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February 13, 2024

Indonesia's Election Landscape

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February 13, 2024

The world's third largest democracy is holding its general election on February 14. In the last few days leading up to this date, Prabowo Subianto has strengthened his position as a frontrunner. His running mate and the President’s son, Gibran Rakabuming, has seemingly brought the “Jokowi effect” in pushing Prabowo forward on the coattails of Jokowi's strong approval ratings. The projected runner up is now held by Anies Baswedan, a notable shift from the third quarter, when Ganjar Pranowo held the second spot. A CSIS study noted that the recent debates had influential effects on swing voters and undecided voters.

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The five presidential & vice presidential debates and campaign rallies have shifted public opinion in favor of Anies (see Figure 1) who has effectively positioned himself as an opposition figure, criticizing Jokowi’s programs and Prabowo’s human rights violation records. Yet, the aspersions have not changed Prabowo’s leading position. On the other hand, Ganjar’s moderate stance has not appeared to leave a distinct mark amidst the polarized stances of Prabowo and Anies, despite strong performances offering quantified goals and the longest track record in governance among other candidates. A contrasting phenomenon occurs in the overseas quick count from February 10, where Ganjar consistently won abroad including in the US (72.6%), Hongkong (54.2%) and Melbourne(56.7%).
How Candidates Differ on Macroeconomic Issues during the Debates
During the debates, all candidates pledged to uphold Indonesia’s nonaligned foreign policy amidst the US-China tensions. Nonetheless, Prabowo and his coalition’s business relations with China is seen as a favorable stance, despite his come back into the US as a Defense Minister. Ganjar’s extensive portfolio of managing both American and Chinese investments, including energy projects in Cepu and manufacturing in Tegal and Batang, has set him in a neutral middle ground. Whereas Anies’ American education background and his plan to reevaluate major projects such as the new capital and high-speed railway, largely funded by China, has further diverged himself from Prabowo.
During the vice-presidential debates on economic growth Gibran ensured continuity of Jokowi’s projects including the national downstream industry and tax base expansion. Muhaimin outlined an inclusivity plan through progressive taxation, informal sectors, and social assistance. Mahfud notably stressed the importance of eradicating corruption to support sustainable growth. Regarding the investment environment, similar to the Prabowo-Gibran campaign, Anies and Muhaimin aim to increase investment certainty through Omnibus Laws. The Ganjar-Mahfud ticket has further emphasized the importance of the rule of law to resolve conflicts of interest hindering investment, along with strict enforcement to address digital data misuse.
When discussing foreign trade agreements, Muhaimin and Mahfud outline similar strategies to enhance economic diplomacy and trade internationalization – suggesting enhanced global trade and partnerships. Gibran continues to emphasize domestic growth via downstreaming capacity, a strategy focused efforts to catch up to competitors in terms of industrial development readiness. It's worth noting that during the US-ABC election briefings, Ganjar's team presented 21 priority commodities for downstream industry development, mirroring Prabowo's approach. Meanwhile, Anies' campaign has criticized Jokowi's nickel downstream development as an environmental threat and advocated for lithium as an alternative for EV batteries.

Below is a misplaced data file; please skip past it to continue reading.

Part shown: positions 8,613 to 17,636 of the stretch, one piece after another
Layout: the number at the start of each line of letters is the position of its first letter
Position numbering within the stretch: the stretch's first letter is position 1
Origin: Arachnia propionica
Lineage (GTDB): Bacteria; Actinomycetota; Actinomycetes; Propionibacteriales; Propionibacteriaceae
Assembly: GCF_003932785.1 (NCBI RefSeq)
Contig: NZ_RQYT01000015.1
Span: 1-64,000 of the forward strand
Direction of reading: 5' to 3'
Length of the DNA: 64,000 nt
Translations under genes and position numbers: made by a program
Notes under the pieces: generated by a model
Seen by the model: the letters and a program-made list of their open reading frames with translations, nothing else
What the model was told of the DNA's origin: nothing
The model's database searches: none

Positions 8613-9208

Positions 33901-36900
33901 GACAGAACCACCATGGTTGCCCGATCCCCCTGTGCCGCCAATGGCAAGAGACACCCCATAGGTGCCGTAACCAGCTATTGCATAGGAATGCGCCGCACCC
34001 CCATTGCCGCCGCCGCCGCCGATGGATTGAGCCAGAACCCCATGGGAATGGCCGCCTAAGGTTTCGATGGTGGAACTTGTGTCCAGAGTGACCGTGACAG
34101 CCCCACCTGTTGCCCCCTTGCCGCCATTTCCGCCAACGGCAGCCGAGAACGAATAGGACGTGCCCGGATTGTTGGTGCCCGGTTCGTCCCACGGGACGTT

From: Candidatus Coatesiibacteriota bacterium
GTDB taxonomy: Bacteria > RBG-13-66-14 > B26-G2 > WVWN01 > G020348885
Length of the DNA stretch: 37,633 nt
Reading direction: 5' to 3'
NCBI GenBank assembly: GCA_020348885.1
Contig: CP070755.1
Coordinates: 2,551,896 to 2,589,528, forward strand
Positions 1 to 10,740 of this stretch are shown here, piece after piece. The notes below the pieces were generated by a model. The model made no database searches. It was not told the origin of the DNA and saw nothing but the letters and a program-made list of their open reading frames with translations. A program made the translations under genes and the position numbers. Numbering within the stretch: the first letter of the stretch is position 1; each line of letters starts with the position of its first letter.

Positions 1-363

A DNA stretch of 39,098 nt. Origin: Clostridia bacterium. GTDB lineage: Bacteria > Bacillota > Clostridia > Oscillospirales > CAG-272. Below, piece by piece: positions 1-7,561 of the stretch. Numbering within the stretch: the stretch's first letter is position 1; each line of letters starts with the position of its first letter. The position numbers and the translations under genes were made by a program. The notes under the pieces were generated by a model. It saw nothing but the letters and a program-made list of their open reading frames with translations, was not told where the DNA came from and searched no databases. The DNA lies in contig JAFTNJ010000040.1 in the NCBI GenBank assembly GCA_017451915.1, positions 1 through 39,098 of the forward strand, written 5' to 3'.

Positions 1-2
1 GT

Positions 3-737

What to Expect After the February 14 Election
As of today, many surveys have indicated that Prabowo’s electability is surpassing the 50% threshold that he needs to get a single-round victory. While the chance of runoff is getting smaller, it still may occur. Within five days prior to the election there are still 4.5% undecided voters and a 2.9% margin of error, and this number could represent a potential shift in numbers.  Moreover, the 50%+1 winning formula is not the only criteria. Prabowo also must gain 20% minimum victory in each of 20 provinces.
Recently, a new wave of opposition to the incumbent has been emerging as the General Elections Commission (KPU) was found to guilty of ethics violations surrounding Gibran’s nomination. Major universities has voicedconcerns about the state of democracy and a new documentary “Dirty Vote” exposing election frauds was released over the weekend. The “four-finger” movement is urging voters to unite behind candidates No. 1 (Anies), or No. 3 (Ganjar) to save the future of democracy. Nevertheless, with a 80% approval rating, the “Jokowi effect” plays a big role, making it appear that these resistances have not significantly moved the needle, especially in the small towns and rural areas that make up the majority of voters.
In the scenario where there is a second round of voting, LSI forecast suggests that if Prabowo faces either Anies or Ganjar, he will still be favored to win by over 60% of the vote. On March 20 the official tally will confirm whether there will be a second round of election (See Figure 2). However, from the quick counts, Indonesia will likely learn about the outcome on same day as the election. Then the next question arises: who will the candidates form a coalition with in next round?

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